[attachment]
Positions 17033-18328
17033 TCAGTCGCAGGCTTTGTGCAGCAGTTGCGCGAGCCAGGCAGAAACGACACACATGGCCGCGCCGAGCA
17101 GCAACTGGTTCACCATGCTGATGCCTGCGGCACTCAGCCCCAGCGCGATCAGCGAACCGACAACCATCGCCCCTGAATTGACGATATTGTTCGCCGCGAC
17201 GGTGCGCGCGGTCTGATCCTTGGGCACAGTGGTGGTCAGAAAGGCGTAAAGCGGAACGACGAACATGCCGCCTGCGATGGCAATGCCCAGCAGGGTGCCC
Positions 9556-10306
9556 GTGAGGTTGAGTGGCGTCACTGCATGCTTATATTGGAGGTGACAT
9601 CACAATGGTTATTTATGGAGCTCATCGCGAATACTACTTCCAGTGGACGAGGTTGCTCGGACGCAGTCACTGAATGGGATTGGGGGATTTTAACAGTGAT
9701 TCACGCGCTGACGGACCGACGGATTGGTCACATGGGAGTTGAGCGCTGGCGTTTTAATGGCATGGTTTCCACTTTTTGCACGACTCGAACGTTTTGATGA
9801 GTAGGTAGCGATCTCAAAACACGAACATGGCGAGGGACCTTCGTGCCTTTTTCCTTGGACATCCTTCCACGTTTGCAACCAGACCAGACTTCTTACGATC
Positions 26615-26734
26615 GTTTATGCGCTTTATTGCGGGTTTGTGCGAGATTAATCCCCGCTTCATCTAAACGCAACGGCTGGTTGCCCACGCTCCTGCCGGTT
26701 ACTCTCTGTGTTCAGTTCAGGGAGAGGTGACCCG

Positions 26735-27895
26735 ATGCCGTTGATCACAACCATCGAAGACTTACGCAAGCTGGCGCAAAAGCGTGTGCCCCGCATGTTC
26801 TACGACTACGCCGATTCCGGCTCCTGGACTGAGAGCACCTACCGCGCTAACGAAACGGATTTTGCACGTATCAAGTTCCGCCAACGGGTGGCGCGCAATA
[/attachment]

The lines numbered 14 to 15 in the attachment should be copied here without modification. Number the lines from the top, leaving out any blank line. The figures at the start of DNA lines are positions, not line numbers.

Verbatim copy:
26735 ATGCCGTTGATCACAACCATCGAAGACTTACGCAAGCTGGCGCAAAAGCGTGTGCCCCGCATGTTC
26801 TACGACTACGCCGATTCCGGCTCCTGGACTGAGAGCACCTACCGCGCTAACGAAACGGATTTTGCACGTATCAAGTTCCGCCAACGGGTGGCGCGCAATA